Metbank has been ordered to pay back $20 million worth of Treasury Bills to the National Social Security Authority (NSSA), after a judge said the bank’s court bid to keep the TBs had come “tumbling down in humpty-dumpty fashion”.
The case around the TBs forms part of the separate case in which Prisca Mupfumira, the former Labour Minister, is being charged for abuse of office.
In a judgement reached in June but only recently made available, High Court judge Nicholas Mathonsi ordered Metbank to return to the three TBs it had been holding as security.
Metbank had, in 2017, controversially secured the TBs from NSSA as security for some third party borrowings, but the bank failed to return the bills by June 2018 as agreed. After negotiations over the bills failed, NSSA then went to court, seeking the return of the three TBs or a payment of $20 million, plus a 5% per annum penalty fee on the $20 million, collection commission and costs of suit on the adverse scale.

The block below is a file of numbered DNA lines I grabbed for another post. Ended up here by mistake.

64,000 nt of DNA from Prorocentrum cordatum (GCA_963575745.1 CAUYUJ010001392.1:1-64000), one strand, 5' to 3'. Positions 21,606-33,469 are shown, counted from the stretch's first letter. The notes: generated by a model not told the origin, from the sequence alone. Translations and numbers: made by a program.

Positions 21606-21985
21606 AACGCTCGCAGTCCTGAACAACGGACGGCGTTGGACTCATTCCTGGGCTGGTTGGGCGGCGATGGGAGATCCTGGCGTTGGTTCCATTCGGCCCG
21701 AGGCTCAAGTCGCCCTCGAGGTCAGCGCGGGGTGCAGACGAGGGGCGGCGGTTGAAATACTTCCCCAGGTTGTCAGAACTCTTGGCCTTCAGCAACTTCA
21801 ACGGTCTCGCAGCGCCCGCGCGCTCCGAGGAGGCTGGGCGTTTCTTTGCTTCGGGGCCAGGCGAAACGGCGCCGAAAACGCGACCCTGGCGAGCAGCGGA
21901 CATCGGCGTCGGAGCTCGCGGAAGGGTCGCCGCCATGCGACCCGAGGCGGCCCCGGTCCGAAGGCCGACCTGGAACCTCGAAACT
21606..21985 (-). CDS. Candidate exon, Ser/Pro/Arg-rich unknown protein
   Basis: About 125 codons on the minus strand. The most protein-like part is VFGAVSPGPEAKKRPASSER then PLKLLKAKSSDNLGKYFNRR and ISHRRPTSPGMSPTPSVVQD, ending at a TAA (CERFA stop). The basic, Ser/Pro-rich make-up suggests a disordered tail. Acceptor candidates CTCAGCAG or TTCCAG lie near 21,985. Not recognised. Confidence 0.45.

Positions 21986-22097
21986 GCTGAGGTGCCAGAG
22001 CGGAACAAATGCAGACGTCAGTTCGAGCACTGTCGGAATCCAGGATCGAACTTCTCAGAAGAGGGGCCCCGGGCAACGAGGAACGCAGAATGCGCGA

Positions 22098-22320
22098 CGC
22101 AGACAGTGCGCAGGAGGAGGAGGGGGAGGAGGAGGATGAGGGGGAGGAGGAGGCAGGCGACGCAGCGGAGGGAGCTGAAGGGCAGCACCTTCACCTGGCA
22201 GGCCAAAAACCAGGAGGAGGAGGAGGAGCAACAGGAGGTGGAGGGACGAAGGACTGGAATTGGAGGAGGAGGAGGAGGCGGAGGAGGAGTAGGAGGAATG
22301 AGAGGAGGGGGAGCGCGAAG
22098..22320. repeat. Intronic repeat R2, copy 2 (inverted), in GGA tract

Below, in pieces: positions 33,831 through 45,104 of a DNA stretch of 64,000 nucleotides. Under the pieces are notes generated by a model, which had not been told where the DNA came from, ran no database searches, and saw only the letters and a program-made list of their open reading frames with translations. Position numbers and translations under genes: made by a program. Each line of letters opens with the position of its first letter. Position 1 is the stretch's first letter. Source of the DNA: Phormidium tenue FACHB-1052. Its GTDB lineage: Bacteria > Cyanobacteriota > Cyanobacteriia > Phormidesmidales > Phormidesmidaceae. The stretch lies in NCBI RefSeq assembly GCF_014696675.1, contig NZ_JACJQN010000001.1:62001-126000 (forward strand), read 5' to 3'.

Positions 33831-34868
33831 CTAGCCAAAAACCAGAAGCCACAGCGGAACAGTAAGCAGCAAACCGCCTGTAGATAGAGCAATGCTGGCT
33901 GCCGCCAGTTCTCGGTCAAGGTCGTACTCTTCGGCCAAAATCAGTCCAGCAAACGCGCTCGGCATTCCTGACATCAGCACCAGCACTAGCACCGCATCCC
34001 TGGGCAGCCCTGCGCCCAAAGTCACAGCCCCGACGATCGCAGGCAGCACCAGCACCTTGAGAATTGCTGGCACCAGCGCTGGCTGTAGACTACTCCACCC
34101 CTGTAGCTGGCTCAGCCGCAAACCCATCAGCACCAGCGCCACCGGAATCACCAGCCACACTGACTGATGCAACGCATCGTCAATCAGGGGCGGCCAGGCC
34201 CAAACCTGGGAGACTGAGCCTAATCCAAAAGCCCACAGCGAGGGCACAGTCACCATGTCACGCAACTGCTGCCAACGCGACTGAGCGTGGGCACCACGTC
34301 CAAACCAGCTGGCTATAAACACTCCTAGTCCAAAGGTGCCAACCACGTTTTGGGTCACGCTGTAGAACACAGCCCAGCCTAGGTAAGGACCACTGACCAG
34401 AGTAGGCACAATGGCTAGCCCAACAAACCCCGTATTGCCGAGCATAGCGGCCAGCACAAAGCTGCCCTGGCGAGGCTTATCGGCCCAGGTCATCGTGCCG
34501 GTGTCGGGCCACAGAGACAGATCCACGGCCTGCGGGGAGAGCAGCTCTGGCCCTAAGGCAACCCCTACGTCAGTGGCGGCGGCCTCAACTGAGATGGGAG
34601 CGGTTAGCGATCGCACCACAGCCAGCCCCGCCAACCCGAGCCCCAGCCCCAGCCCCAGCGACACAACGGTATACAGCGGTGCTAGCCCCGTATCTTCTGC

NSSA, represented by advocate Tawanda Zhuwarara, told the court that Metbank had ignored a notice on 7 August, 2018, to remedy the breach of contract.
Through its legal representative, advocate Fadzayi Mahere, Metbank insisted it did nothing wrong, saying “there is no agreement between the parties” and that NSSA had not delivered any “formal agreement” to Metbank. Mahere argued that NSSA was in fact demanding the TBs back before they were due.
While Zhuwarara argued that the 2017 document the parties signed was a binding and enforceable security lending agreement under which Metbank was required to return the TBs, Mahere had insisted that what NSSA and her client had agreed to were negotiations that would be part of a formal agreement.
After pre-trial conferences, only two issues were left for the court to decide on; firstly, whether there was indeed a binding agreement on the TBs, and whether Metbank had any lawful basis to keep the TBs. However, Metbank then raised a preliminary issue.
“She (Mahere) submitted that a litigant who seeks the return of its property must proceed by way of vindication proceedings. It is incompetent for such litigant to plead its claim in contract,” Mathonsi noted. “In Ms Mahere’s view, when a claim is pleaded in contract and a breach is alleged, the competent relief is to seek specific performance or damages.”
However, Zhuwarara, for NSSA, described Mahere’s point in limine “as being the fruit of an idle mind fixated on buying time in the most callous manner”. He argued that NSSA’s claim was based entirely on a contract and that the claim before the court said so. – NewZwire